There are some strange traditions around the world. Tomato fights in Spain, the battle of the oranges in Italy, cinnamon showers in Denmark and cheese rolling competitions in England. Another tradition, and one which doesn’t involve an unnecessary waste of good food, is setting New Year’s resolutions. An opportunity to remove something you really enjoy during the darkest months of the year when you need it most. What could possibly go wrong?
The tradition of setting New Year’s resolutions goes back over 2000 years to the mythical god Janus of Rome. Janus had two faces, one looking back and the other forward. This became symbolic of looking forward and backwards at the start of a new year. It provided an opportunity to learn from the past, to inform the future.
These days, however, it seems to be an opportunity to buy a really expensive one-month gym membership.
The intention behind them is good as we enter a new period or stage in life but people rarely approach them in the correct manner. This explains why only 10 percent of New Year’s resolutions are achieved. Some of the mistakes people make are:
- No deep why – most New Year’s resolutions are built on guilt. People aren’t ready for the change they are adopting because they feel as if they “should” be doing it. This is because they don’t know the deeper reason as to why they’re doing it in the first place.
- Mindset – this is a big one because if you love Netflix and hate the gym then simply setting a resolution to go to the gym isn’t going to happen. We need to develop a new mindset.
- Unrealistic goals – deciding to run the London Marathon when you haven’t run a yard since school could just backfire. Realistic goals aren’t exciting though and don’t sound as good to our friends!
- Time of year – choosing to introduce a new habit or behaviour during the most depressing month of the year is destined for failure.
- No support structure – doing it on your own is much harder than with an accountability partner and structure to support you.
An alternative to setting New Year’s resolutions is to do an Annual View of the year. This is different to an annual review because, like Janus, in the Annual View we look both backwards and forwards.
These reviews can be long and drawn out. That’s why I’ve created a much shorter one that’s fun and easy to do. You can use it to take stock of the last year and help you to create some clear intentions and direction to the year ahead.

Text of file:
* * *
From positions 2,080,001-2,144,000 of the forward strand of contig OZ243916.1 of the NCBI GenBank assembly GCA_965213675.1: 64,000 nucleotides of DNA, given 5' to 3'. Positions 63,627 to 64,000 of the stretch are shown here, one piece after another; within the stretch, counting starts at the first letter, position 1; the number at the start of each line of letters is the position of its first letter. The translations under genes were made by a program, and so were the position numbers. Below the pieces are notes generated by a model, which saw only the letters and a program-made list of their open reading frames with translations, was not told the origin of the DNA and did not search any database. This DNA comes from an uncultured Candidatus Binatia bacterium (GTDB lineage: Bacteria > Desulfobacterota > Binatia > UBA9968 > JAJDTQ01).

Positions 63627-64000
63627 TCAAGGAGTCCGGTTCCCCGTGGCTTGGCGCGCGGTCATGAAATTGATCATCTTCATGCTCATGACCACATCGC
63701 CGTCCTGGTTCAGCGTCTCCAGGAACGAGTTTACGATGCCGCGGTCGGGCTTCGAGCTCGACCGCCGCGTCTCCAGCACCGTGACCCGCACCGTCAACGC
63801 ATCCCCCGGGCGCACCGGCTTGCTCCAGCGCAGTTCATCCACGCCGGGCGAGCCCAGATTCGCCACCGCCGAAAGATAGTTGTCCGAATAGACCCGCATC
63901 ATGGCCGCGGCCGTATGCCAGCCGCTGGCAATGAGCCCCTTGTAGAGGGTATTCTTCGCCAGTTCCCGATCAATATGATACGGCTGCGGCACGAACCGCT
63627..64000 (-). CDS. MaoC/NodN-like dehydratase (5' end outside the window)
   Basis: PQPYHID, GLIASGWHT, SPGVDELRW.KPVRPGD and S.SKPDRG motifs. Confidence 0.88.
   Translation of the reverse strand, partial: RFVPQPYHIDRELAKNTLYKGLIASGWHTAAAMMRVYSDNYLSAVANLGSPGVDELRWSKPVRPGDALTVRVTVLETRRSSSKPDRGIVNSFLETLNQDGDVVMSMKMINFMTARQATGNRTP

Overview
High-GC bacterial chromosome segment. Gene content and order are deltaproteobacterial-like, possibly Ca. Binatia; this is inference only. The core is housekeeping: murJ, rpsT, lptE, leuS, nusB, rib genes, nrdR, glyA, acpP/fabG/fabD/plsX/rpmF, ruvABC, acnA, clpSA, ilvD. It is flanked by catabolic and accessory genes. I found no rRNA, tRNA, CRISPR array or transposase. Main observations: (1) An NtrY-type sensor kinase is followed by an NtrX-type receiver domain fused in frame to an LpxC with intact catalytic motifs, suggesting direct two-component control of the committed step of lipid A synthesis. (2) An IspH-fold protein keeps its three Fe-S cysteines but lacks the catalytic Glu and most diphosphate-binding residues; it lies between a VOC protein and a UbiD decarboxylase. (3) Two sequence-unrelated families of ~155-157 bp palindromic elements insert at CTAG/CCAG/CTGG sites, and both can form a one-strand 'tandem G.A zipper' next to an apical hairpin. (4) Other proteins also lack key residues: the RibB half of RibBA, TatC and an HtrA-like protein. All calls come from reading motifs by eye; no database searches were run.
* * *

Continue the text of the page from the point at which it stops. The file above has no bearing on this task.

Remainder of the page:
It’s also not just for New Years and can be done at any time to review a period in our life.
The Annual View comes in three sections:
- Reflecting – looking back over the last year. Remembering what went well, what went badly and what didn’t happen at all. This is all about learning lessons to help inform the year ahead.
- Visioning – looking ahead over the year to come. Taking what you learnt from reflecting in order to help vision for the year ahead.
- Deciding – we can’t do everything and the sooner we realise this the happier we’ll be. We must decide what we will do and, just as importantly, what we will not.
To begin, find a pen and some paper. Turn off your phone, find a quiet space and take some time for yourself. It could be the most valuable time you spend on yourself all year, so make it count.
The first part is to reflect and take stock of what happened last year. As Jocelyn K. Glei said:
“Practice doesn’t make perfect. But practice plus reflection does”
This is because we need to reflect and apply that learning to our lives in order for it to improve. If we constantly apply the same lessons we will get the same results. A common misunderstanding of Malcolm Gladwell’s work on 10,000 hours to mastery is that we just need to put in the practice. This is untrue. It’s purposeful practice that we need, and this comes from reflection and learning.
Here are seven questions to help you reflect on the last year:
- What did you accomplish that you’re proud of?
- What brought you the most joy or happiness during the year?
- What could you have achieved (but didn’t) that would have changed everything for you?
- What do you most regret doing during the year?
- What habit helped you the most in accomplishing what was good in the year?
- What habit most held you back in the year?
- Looking back over the year, what advice would you give yourself?